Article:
9/9 What are the rules that govern the flow of energy in ...
What rules govern cellular energy flow? Chapter 5: Sept 4 Quiz at end of this lecture covers all notes before today, THESE NOTE WILL NOT BE ON FRIDAYS 20 pt QUIZ CH 4: please go back and look at the review questions! Questions 1a, 4-4, 4-5, 4-7 are best. What do cells use energy for? What units are used to measure energy in an isolated systems like cells? How much energy is contained in proteins, lipids and carbohydrates? ATP is ultimate energy currency! 1st Law of Thermodynamics: energy is conserved! 2nd Law of Thermodynamics: disorder of energy in a system always increases! How does standard free energy let us predict reactions? GG o Dont forget to read CH 5!!!!
What six forms of work are present in biological systems? How is this relevant to what happens in a cell? Becker_6e_IRCD_Chapter_5 2 Energy is the capacity to do work or cause change! What are 6 ways cells use energy? 1) Synthetic Work is the Classic: Biosynthesis Cells use energy to form chemical bonds and make more ordered products Why do cells need energy for maintenance? Why do cellular needs change over time? Cellular time frame: Time frame of organism life span Inception>growth>reproduction>maintenance>repair
Synthesis of large molecules: DNA, Proteins, Lipids, Polysaccarides Synthesis of small molecules: Glucose, amino acids, fatty acids, etc Degradation of biomolecules requires energy Damaged collagen or tissues Digestion 2 ) Homeothermy: energy generates HEAT (work) which vitally modifies enzyme function/activities in the cell or the organism. Source: broken chemical bonds Heat: a by-product of many other types of energy transfer Change: is the temperature of the system
3) Concentration Gradients represent a very important type of stored energy in the cells of the body! Gradient: more molecules stacked on one side of a PM than other! Cells establish gradients using energy from broken bonds! Gradients are expensive to maintain! Release energy (dam analogy) when gradient is released,,,i.e. Mitochondrial H+ gradient/motion is used to make ATP! Up to 2/3 of cellular energy expenditure is used to run pumps that maintain chemical gradients across the plasma membrane! Na+-outside and K+-inside the cell! 4) What kinds of motion require energy? 1)Flagellated cells (sperm) -cells move relative to environment when a dynein arm moves relative to a microtubule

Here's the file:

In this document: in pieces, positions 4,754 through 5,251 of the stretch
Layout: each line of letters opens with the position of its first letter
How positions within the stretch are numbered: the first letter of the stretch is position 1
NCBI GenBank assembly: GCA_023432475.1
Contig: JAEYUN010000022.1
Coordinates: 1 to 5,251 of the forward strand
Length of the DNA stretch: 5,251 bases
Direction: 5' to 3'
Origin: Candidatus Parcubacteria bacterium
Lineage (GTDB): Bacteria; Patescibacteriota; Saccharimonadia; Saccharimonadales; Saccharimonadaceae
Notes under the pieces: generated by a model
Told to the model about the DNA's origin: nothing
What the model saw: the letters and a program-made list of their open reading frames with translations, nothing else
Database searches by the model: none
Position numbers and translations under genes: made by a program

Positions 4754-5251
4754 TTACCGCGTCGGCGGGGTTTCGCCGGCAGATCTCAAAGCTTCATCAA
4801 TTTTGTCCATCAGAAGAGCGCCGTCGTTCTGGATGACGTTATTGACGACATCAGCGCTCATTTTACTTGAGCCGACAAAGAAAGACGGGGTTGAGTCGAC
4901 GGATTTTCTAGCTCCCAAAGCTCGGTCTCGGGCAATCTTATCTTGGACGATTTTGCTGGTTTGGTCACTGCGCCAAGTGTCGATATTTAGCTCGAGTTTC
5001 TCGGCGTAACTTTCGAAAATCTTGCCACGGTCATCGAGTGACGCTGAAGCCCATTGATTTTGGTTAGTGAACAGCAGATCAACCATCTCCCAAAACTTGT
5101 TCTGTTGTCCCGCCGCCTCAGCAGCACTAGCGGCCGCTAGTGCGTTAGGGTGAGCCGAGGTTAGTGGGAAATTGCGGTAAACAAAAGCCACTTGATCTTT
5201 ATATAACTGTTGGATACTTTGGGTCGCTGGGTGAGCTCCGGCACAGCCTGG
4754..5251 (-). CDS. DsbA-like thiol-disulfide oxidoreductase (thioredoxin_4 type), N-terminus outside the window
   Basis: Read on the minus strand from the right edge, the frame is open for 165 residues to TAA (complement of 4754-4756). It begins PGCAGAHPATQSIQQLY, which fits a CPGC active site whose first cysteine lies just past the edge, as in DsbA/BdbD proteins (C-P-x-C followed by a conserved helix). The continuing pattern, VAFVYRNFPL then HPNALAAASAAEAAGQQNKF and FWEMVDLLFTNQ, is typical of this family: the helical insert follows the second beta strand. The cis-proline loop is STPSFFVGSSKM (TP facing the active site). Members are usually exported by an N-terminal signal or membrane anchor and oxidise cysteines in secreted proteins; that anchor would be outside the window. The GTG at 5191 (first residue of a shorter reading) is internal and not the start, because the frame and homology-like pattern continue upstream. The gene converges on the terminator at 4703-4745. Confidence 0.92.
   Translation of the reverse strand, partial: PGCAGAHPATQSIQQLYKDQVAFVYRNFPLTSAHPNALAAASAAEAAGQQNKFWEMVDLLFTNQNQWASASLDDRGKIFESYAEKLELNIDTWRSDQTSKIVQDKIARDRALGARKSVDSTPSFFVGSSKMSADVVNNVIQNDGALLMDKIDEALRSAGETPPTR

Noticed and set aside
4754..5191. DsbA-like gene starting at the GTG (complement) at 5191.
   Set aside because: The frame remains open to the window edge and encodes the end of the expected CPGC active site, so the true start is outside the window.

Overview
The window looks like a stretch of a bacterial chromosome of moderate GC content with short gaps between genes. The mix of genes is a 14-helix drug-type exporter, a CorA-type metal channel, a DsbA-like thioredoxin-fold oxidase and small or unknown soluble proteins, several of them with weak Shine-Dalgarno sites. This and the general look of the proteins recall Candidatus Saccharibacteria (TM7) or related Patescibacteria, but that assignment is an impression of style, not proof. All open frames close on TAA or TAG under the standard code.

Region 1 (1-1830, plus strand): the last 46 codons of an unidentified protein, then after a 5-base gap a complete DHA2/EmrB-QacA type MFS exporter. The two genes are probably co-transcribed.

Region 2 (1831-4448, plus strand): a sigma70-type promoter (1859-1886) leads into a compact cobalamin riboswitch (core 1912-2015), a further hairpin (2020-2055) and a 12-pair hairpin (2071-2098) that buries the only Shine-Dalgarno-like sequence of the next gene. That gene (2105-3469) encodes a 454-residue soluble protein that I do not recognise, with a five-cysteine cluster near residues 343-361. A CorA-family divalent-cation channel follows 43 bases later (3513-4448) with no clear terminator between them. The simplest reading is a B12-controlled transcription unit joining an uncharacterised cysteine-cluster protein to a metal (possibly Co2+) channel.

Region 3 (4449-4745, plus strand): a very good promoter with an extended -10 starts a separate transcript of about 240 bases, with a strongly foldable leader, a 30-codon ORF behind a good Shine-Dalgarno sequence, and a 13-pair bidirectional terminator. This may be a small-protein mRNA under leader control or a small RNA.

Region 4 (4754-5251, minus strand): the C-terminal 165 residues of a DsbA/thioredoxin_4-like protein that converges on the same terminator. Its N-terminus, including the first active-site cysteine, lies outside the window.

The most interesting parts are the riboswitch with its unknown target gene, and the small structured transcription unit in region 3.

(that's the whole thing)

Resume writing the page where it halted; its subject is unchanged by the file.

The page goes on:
2) Ciliated epithelium (bronchi)-move particles relative to cells when a dynein arm moves relative to a microtubule 3) Muscle cells-contraction/shortening in given dimension 4) Chromosomes -chromosomes move relative to spindle when kinetochore moves relative to microtubules 5) Cyclosis in plant cells -organelles etc move through cytoplasm when mysoin moves relative to microfilaments 6) mRNA moves relative to ribosome: during protein synthesis 7) Movement of plant parts (venus flytrap) -biological "hydraulic movement"-leaves snap shut as turgor pressure in key cells changes rapidly 8) Amoeboid movement-cytoplasmic flow and movement of actin within the cell 5) Electrical Work can also be performed, typically from an established concentration gradient! Membrane potentials (mV)! Current electric eels!
Current ECG or EMG! Changes in electric fields and navigation! 6) Energy can also be used by cells to provide for bioluminescence! Fireflies and signaling Deep sea fish (symbiotic bacteria) Energy converted to released photons of light! How are cells classified relative to energy source? Autotrophic: energy generation is independent of contributions from pre-existing life. Photosynthetic: Only about 40% of the captured energy is actually converted to sugars etc. Chemosynthetic: bacteria Heterotrophic: Obtain energy that was converted to